There’s nothing quite as authentic as walking into a “country” home that’s replete with braided cotton rugs, hand-sewn valance curtains, pewter candlesticks, and, of course, antlers — antlers mounted above the hearth, antler chandeliers, antler flatware, antler bookends, antler coat racks, antler toilet paper holders, and so on. It seems to me that antlers pretty much define the hunting lodge design aesthetic and without them, a proper country home would feel naked.

It’s nice to think that these charming, countrified home décor staples are either truly “found” objects or heirlooms and that the deer that shed these prized appendages were not harmed in any way. Sadly, that’s not always the case.

In Wyoming, antler collection or "bone picking" is somewhat of a cutthroat cottage industry where antler hunters sweep deer and elk-heavy areas in search of discarded antlers, also called “fallen.” Although this practice is referred to as antler or shed “hunting,” this isn’t hunting in a traditional sense given that it’s not the actual animals that the “hunters” are after. However, as more and more people take up antler hunting as both a hobby and a livelihood, the animals themselves have become threatened.

According to a recent article in The Los Angeles Times, some antler hunters — who can make in the range of $5 to $7 per pound for their finds — have resorted to chasing deer in snowmobiles and ATVs. They believe that the pressure of the chase forces the animals to inadvertently shed their headgear while in pursuit. Wyoming officials believe that this form of wildlife “harassment” has forced the animals to move further into the wilderness in avoidance of humans during the high-risk winter months. And to protect deer that are at risk of starvation because of human activity, Wyoming officials have proposed banning antler hunting during peak "shed season" from January through April.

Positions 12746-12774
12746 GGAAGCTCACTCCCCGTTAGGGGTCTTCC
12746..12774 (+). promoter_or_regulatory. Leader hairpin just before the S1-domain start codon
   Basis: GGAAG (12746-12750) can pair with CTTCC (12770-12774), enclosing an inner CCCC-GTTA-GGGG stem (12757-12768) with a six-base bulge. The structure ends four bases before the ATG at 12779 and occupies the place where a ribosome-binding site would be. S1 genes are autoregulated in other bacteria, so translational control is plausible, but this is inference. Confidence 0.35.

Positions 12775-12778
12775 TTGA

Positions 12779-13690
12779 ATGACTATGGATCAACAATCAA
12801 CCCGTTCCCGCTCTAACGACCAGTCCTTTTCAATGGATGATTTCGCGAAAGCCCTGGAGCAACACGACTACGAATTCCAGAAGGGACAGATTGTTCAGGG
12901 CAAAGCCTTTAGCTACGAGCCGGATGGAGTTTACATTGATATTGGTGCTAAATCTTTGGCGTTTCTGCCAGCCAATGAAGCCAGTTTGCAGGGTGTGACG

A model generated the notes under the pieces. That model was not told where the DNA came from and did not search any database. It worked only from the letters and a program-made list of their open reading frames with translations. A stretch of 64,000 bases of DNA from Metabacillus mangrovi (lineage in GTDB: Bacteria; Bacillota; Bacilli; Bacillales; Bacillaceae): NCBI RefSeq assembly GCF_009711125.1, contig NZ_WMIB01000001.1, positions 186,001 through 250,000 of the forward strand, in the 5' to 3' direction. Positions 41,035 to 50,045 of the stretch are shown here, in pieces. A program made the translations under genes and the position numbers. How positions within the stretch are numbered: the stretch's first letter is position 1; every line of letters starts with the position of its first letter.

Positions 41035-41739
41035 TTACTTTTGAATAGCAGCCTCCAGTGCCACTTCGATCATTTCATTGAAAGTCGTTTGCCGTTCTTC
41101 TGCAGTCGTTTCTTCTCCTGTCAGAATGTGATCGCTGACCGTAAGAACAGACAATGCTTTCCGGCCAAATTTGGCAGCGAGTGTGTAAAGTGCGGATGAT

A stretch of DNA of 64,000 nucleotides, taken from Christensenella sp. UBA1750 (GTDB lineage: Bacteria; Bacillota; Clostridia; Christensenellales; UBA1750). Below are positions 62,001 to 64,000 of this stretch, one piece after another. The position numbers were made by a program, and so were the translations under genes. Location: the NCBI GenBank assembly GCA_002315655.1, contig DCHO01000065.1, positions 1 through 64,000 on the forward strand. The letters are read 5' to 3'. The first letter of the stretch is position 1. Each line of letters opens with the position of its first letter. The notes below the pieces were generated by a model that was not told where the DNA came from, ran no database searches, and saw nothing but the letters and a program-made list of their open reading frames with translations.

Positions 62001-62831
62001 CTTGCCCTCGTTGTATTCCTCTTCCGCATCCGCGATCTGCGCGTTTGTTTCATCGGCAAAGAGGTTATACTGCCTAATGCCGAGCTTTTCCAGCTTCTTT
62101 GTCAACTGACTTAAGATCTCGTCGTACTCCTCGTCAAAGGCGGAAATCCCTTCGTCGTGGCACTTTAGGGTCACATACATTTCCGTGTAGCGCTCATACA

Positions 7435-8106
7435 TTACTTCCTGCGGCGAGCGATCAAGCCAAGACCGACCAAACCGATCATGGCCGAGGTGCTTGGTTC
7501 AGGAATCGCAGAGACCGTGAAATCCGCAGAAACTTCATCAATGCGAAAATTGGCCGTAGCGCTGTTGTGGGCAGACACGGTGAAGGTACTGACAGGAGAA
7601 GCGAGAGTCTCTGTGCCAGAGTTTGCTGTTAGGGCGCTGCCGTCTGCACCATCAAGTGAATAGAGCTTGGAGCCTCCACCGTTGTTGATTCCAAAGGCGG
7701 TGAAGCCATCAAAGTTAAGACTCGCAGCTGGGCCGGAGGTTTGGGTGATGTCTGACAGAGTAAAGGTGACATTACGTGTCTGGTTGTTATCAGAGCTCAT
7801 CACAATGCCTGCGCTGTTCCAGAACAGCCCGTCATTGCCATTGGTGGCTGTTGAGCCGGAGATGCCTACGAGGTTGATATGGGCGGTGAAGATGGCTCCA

Says Mark Gocke, a spokesman for the Wyoming Fish and Game Department:

What it boils down to is harassment of wildlife at a real critical time for them to survive. We want to afford them as much protection as we can.
Of course, the proposed ban is not without its detractors, especially those who rely on antler hunting as a year-round source of income. Similar, seasonal bans have been enacted in parts of Colorado and Utah although in the latter state the ban was lifted and replaced with a mandatory online course that educates antler hunters about the detrimental effect that their presence has on wildlife. It's also believed that antler hunting winter-lock-downs in some states is responsible for the boom in Wyoming.

What do you think about the possibility of seasonal restrictions on antler collecting in Wyoming? Do you think that this is a serious matter of animal welfare or do you think there are bigger fish to fry than the ethics surrounding the collection of antlers? Now that you know that deer are often chased in vehicles so that their antlers fall off their heads, will you think differently about antlers as home decor objects? 

And if you're on the hunt for "antler alternatives," I highly recommend this beauty that has long been part of my antler-free home. 

Via [Los Angeles Times]

Photo: DianaLBrks

Matt Hickman ( @mattyhick ) writes about design, architecture and the intersection between the natural world and the built environment.

The buck stops here
Officials in Wyoming purpose a new animal protection law that could effect the way you look at a decorative staple in many homes: deer antlers.